County won’t help residents living near Dinsmoor Acres

Published 12:00 am Wednesday, May 10, 2000

Thirteen residents who live near, but not in, Dinsmoor Acres are on their own.

Wednesday, May 10, 2000

Thirteen residents who live near, but not in, Dinsmoor Acres are on their own.

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While residents of the subdivision at the south edge of the Austin city limits will be receiving major infrastructure improvements, 13 other nearby residents will not.

David Hillier, Third District Mower County commissioner, pitched the residents’ proposal that a feasibility study be conducted to see whether water and sanitary sewer services could be extended to their properties.

The plan was to compare those costs with what it will cost them to upgrade their own water wells and individual septic treatment systems.

Most of the 13 property owners live on the west side of 12th Street SW (Highway 105 South), which separates them from Dinsmoor Acres.

"Why are we involved?" Ray Tucker, Second District county commissioner, asked. "Dinsmoor Acres had a pollution problem and the township couldn’t help them and the city wouldn’t help them, so the county had to.

"These residents are outside the city limits and they don’t have a pollution problem, so why should we be involved?"

Hillier and Mower County Engineer Michael Hanson, met with the 13 unidentified residents and relayed their wishes to the county board at Tuesday’s meeting.

It was about a year ago when residents of Dinsmoor Acres subdivision and parcels fronting Fourth Drive SW between the south line of Dinsmoor Acres and 22nd Street SW heard the good-bad news.

Their individual septic treatment systems were failing and no longer met modern standards. In addition, there was the threat of contaminated well water.

While Austin Township, where the residences are located, could not fund the necessary upgrading, that left the city of Austin and Mower County.

The Austin City Council ruled the area would not be annexed into the city until new sanitary sewer and water mains, service lines, storm sewer, street lights, curb and gutter, stabilized base and bituminous pavement of streets was done.

The Austin City Council also ruled it would not pay for any of the total estimated $667,350 in improvements.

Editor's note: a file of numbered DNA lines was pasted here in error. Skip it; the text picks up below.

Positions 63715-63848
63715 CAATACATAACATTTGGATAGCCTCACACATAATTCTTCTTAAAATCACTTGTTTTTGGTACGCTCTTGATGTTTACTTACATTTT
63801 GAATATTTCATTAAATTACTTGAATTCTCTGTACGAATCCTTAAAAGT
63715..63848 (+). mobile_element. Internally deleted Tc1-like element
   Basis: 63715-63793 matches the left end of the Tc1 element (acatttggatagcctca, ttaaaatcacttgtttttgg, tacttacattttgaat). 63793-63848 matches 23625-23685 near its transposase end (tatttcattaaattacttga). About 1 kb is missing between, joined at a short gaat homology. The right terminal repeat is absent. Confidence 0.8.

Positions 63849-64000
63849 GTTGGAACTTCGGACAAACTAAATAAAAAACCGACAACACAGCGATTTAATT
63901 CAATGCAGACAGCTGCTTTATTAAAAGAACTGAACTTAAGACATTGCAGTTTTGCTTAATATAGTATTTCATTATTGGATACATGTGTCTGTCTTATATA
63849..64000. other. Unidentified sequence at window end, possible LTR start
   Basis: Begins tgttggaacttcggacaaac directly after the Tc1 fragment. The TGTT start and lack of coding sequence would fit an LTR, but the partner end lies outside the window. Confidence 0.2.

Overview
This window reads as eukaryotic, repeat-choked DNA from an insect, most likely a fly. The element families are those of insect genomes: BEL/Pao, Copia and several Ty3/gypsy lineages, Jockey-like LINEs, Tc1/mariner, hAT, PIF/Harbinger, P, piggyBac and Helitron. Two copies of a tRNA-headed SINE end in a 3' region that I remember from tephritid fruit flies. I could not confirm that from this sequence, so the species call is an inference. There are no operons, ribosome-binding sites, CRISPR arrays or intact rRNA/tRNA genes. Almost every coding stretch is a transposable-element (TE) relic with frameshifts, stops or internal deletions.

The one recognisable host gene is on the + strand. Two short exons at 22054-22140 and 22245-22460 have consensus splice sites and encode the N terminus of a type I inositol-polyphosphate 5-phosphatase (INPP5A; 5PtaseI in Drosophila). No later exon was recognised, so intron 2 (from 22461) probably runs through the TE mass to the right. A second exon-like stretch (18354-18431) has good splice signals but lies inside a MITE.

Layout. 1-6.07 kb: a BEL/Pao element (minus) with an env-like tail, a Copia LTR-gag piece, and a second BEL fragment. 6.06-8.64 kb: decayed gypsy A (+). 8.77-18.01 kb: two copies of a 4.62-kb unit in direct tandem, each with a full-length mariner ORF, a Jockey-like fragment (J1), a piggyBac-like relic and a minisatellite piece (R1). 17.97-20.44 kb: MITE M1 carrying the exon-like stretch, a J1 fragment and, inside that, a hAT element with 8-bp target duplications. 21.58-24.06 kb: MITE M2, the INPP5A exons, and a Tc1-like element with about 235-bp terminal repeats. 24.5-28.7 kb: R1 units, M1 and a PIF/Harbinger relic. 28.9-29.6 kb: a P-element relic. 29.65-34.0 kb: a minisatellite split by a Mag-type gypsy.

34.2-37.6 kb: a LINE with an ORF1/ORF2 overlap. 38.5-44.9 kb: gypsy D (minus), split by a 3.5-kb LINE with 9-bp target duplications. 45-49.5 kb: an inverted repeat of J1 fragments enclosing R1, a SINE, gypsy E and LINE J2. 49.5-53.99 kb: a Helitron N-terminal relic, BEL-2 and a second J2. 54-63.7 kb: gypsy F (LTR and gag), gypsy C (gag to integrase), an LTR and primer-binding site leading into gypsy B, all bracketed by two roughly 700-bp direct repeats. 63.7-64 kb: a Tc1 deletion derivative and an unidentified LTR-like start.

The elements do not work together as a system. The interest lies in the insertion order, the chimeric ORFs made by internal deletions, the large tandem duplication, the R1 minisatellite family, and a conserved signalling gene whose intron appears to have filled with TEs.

Mower County was forced to undertake the project and levy special assessments against the 46 parcels of land to pay for it.

According to Hanson, the final design and engineering plans should be completed later this month and the project ready for bid letting in June.

One of the reasons the 13 residents took their proposal to Commissioner Hillier was that a parcel of land is being sold and the county requires when property exchanges owners, the property’s individual septic system and well must be brought up to current standards.

Now, the property can’t be sold unless the sanitary sewer improvements are made.

Len Miller, Fourth District commissioner, recalled residents in the area rejected plans made years ago to extend city services south to Mower County 28.

Tucker repeated his assertion: "Dinsmoor has a special condition and when the township and the city couldn’t handle it, the county had to step in."

Hanson agreed with the assessment that Dinsmoor Acres is "in trouble." he said the existing septic systems there are "marginal at best.

Meanwhile, the 13 new parcels in question may be too small to allow mound systems to be constructed.

That’s what Bill Buckley, county environmental health services director, told Hillier and Hanson earlier: 13 residences in a three-block area does not allow for use of mound systems.

On this point, Tucker dissented. He said more than a half-dozen residents along Mower County No. 46 (Old Highway 16) east of the Austin Country Club are using a common mound system to handle their septic treatment needs.

Miller suggested the 13 residents petition the city of Austin for annexation at their own expense.

No action was taken on Hillier’s request that the county spend $5,000 for the feasibility study on behalf of 13 Austin Township residents, so the proposal "died."

On the subject of the proposed Dinsmoor Acres improvements, the county commissioners agreed to let bids on the work to be done at 1 p.m. June 14.

Then, a special assessment hearing will be held beginning at 7 p.m. June 19 to let the residents know what their actual costs will be based on the bids.

A contract for the work could be awarded June 27.

When the preliminary cost estimates were announced a year ago, many Dinsmoor Acres residents objected, saying the five-figure sums were exorbitant.

That’s why Miller cautioned the commissioners Tuesday: "I think it’s a good project, but I’m concerned. I expect there will be a lot of challenges to the assessments."